Fiona Lee

Winner 2009

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Artist Statement

Fiona Lee uses the medium of photography to not only document her travels but also to explore the themes that have been a running constant in her art practice. These themes are shelter and place: particularly the shape and materiality of shelter and connections to community and a sense of place. As a consequence of travelling, her explorations have also allowed her to delve deeper into the concepts of the duality of detachment and non-attachment, the desire to have and an aversion to having, as these present themselves in her everyday life.


Art Career Beginnings

My tertiary art studies began in 2000 when I enrolled in the Advanced Diploma of Fine Art at Newcastle Art School. I continued on to complete a Bachelor of Fine Art (Honours) at Newcastle University in 2010. At the time of receiving the Jennie Thomas Travelling Art Scholarship in 2009, midway through my Honours year at Newcastle University, my studies had been focused on repetition and place. This was evident both visually and conceptually in my work through the use of baked and sun dried bricks. It was my interest in exploring the notion of place that led to explorations into my personal identity in relation to bricks as they are one of the oldest building materials in the world and their history begins at the dawn of civilization. It is this history that interests me, particularly typography on bricks, as it enables me to unearth a subterranean history and archaeology of an industrial history that I can, at least on an affective level, feel nostalgic for.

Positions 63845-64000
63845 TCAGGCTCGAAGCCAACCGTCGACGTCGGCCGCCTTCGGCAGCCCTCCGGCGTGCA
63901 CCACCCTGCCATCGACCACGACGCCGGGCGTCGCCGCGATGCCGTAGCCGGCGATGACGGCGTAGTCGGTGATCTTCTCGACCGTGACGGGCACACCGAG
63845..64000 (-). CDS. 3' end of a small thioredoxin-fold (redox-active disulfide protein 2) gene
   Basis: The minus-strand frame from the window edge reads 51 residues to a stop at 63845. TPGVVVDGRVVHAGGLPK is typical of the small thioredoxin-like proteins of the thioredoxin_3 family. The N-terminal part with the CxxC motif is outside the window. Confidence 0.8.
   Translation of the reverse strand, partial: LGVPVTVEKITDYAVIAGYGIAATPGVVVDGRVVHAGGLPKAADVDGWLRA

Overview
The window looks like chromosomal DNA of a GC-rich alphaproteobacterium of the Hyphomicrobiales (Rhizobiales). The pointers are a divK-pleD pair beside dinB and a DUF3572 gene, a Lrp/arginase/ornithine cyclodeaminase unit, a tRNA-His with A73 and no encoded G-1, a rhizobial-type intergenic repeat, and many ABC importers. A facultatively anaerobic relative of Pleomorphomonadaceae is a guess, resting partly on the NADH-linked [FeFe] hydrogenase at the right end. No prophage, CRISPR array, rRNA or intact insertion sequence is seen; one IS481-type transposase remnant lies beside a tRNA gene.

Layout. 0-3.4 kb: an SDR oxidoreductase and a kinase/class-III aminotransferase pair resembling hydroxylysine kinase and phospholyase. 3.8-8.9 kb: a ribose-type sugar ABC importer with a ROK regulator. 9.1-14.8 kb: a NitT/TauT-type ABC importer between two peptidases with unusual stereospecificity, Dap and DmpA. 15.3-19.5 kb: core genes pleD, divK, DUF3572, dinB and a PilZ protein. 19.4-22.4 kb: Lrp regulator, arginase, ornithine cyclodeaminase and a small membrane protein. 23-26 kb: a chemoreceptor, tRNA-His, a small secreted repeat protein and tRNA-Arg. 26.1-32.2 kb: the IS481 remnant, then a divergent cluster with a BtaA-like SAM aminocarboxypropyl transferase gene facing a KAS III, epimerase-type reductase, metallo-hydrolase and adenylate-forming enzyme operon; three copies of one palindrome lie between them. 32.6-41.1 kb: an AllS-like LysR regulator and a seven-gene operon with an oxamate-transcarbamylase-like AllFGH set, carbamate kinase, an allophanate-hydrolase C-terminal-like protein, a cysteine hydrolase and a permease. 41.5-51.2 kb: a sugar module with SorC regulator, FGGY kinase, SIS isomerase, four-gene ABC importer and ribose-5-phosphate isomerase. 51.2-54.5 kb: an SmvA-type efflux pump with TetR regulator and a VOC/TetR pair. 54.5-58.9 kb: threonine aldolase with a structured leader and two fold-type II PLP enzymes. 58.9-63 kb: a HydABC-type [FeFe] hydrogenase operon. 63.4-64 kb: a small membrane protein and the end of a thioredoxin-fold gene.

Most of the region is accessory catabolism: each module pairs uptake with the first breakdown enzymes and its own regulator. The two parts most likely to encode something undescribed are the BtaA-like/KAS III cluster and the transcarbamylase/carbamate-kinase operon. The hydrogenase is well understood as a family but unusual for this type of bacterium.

My Jennie Thomas Travelling Arts Scholarship Experience

Since receiving the Jennie Thomas Travelling Art Scholarship in 2009 I have been on a continuous journey of research and development, gathering global inspiration from many states of Australia, Japan, South East Asia and Canada.

I had studied art in an institutional context for over 8 years and receiving the Jennie Thomas Traveling Arts Scholarship gave me the means and impetus to explore first hand the connection between art, community, identity and place which I felt that I had the duty to explore. Throughout my studies my desire had been cemented to explore contexts where art and culture serve a purpose greater than that of aesthetic value, one where the genuine capacity to create positive social change is realised.

I've travelled widely since winning this scholarship. One of the most inspirational places I visited was Burma, now called Myanmar. It's place of great political upheaval and change. I had arranged to teach English in Mandalay while I explored the community, culture and met the people. But  because of the 2010 elections, I was unable to get the required business visa. After many attempts, I finally went to the Thai/Burmese border at Mae Sot and taught at a Burmese arts based youth organisation. I learned so match about their country and culture, made life long friends and shared some of my culture and country with them

After my 3 month teaching stint was complete, I spent time in the hill country of the Shan State in Kyaukme and Hsipaw getting to know the generous and wonderful people there and learning of their community, culture and art. It was a wonderful experience.